# Monostatic range-doppler algorithm

I was told that this question is too broad. Maybe I don't understand what this forum is about. My question is basically the same. I am looking for references to range Doppler algorithms so I can learn how they work. I said monostatic radar because it is probably the most basic radar system. If someone can help, fine. Else, I'll keep looking on my own. Still very appreciative.

I am looking for radar range-Doppler algorithms, especially for monostatic radars, used to create range-Doppler maps. I am looking into books and papers, and I checked the internet. There is much talk about RDA (Radar-Doppler algorithm) and RDM (Radar-Doppler map) but I cannot find any documents or code which are tutorial in nature.

• Your question is very general. Do you have any specific questions? Radar range maps are a very broad topic. Too broad for anyone to be able to answer specifically. And, while reference-request is a valid tag here, you haven't really framed the question like that. – Peter K. Sep 23 '15 at 13:25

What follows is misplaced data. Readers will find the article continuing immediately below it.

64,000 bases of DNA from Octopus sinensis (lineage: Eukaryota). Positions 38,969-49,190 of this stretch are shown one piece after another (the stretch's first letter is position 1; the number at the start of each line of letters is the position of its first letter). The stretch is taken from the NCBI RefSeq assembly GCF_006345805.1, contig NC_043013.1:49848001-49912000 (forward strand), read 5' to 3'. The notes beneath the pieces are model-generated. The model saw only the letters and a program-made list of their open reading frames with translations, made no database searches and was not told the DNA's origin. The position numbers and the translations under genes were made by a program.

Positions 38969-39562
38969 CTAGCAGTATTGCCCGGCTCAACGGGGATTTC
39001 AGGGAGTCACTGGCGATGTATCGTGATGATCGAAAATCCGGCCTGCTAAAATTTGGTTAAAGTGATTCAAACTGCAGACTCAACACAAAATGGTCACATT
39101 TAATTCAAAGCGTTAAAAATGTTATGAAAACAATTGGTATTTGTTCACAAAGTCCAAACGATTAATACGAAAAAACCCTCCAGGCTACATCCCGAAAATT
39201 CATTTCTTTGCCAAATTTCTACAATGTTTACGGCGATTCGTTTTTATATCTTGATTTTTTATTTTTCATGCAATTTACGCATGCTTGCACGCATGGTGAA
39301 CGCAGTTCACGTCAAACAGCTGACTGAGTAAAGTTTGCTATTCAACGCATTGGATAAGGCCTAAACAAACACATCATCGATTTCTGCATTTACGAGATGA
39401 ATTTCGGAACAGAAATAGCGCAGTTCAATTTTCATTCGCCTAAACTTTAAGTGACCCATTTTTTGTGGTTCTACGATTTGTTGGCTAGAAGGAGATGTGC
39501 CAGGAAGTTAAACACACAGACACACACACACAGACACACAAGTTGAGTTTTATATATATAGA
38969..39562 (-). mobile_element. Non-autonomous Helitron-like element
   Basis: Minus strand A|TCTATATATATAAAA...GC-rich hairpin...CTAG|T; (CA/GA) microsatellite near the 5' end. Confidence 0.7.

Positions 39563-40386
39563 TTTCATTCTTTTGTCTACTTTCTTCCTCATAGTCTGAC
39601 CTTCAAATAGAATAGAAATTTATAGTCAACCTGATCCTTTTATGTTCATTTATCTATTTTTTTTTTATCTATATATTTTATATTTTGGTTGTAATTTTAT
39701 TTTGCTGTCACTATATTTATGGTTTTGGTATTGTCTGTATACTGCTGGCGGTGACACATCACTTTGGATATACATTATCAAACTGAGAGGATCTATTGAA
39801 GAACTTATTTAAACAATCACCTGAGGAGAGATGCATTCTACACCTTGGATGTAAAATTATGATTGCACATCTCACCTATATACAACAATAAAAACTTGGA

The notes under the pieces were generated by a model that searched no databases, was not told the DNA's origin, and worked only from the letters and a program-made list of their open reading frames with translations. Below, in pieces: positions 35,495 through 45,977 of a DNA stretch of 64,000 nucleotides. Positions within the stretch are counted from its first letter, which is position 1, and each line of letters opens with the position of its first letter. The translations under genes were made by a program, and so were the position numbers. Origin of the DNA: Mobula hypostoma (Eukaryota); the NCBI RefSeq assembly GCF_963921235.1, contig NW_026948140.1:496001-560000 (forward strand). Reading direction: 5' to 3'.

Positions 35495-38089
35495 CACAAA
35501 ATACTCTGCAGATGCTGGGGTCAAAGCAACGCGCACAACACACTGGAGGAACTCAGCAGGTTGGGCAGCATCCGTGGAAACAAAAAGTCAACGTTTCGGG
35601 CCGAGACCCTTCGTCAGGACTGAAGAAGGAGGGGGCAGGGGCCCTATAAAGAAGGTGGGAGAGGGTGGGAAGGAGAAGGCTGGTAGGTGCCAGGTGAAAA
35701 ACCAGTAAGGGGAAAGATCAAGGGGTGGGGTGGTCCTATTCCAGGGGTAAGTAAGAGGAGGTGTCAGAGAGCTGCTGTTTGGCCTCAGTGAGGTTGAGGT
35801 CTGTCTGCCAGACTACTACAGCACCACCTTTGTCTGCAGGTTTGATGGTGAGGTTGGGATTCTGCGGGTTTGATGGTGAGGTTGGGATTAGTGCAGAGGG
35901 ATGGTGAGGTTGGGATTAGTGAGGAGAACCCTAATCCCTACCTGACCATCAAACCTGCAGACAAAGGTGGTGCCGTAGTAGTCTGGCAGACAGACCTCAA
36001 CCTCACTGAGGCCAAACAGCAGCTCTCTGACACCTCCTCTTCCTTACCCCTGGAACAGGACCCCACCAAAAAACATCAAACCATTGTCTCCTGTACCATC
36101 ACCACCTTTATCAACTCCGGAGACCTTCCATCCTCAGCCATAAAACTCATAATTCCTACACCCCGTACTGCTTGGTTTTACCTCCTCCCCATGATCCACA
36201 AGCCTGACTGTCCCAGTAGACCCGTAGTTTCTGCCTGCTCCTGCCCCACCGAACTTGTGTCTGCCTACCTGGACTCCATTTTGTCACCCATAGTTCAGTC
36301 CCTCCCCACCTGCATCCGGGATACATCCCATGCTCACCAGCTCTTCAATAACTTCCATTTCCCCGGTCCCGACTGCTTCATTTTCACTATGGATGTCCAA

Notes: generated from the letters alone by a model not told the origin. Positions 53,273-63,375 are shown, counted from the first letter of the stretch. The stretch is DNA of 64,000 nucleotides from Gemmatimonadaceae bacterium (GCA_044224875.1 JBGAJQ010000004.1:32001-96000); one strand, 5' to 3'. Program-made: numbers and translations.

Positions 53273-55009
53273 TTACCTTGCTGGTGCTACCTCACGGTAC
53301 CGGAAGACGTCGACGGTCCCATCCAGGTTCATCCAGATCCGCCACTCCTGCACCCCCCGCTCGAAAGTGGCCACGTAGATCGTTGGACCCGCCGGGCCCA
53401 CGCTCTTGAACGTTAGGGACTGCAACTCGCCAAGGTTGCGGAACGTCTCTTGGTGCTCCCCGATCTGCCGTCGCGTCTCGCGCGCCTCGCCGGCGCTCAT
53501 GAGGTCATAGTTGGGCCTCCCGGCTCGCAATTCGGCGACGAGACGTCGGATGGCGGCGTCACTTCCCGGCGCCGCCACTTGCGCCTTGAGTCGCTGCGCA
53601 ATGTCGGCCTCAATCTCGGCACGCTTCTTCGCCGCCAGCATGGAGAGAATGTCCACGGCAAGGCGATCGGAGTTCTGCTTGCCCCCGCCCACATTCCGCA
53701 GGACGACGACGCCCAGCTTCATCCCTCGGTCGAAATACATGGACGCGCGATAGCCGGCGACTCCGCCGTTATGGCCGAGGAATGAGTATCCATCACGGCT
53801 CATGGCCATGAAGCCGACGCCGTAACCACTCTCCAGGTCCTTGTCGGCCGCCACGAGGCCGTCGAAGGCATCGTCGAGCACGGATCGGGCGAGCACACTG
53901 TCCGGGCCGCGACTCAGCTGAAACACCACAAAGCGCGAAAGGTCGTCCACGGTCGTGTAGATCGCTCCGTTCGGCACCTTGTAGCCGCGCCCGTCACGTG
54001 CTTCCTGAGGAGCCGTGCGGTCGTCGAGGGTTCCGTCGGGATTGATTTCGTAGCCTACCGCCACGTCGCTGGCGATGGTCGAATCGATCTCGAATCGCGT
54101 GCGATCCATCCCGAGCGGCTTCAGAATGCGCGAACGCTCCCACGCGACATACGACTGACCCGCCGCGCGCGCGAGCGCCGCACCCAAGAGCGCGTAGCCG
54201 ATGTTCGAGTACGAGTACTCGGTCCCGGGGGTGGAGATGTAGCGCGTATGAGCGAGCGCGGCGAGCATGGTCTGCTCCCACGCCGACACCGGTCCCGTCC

• I believe the question is still too broad, but I will reopen to see whether the community has anything to add. – Peter K. Sep 25 '15 at 12:39
• The basic principles of range-Doppler radar are simple: you transmit some signal (either CW or pulsed) and look for reflections from distant targets. You deduce the range to the target via the observed time delay in the reflection. You can deduce radial velocity from the target to you via the observed Doppler shift in the reflection as well. That's it! As always, the devil is in the details. What specifically are you looking for information on? If you just need broad knowledge on radar techniques, you're best off going to a reference text. – Jason R Sep 25 '15 at 12:48
• As for me M. A. Richards ' Fundamentals of radar signal processing ' is pretty awesome book to start from. When I faced radar DSP after some wireless communication experience, it was really helpful. Try it for example. But as you've been told the topic is pretty large to gain a simple answer, probably some lecture course will be fine) – Serj Sep 25 '15 at 15:19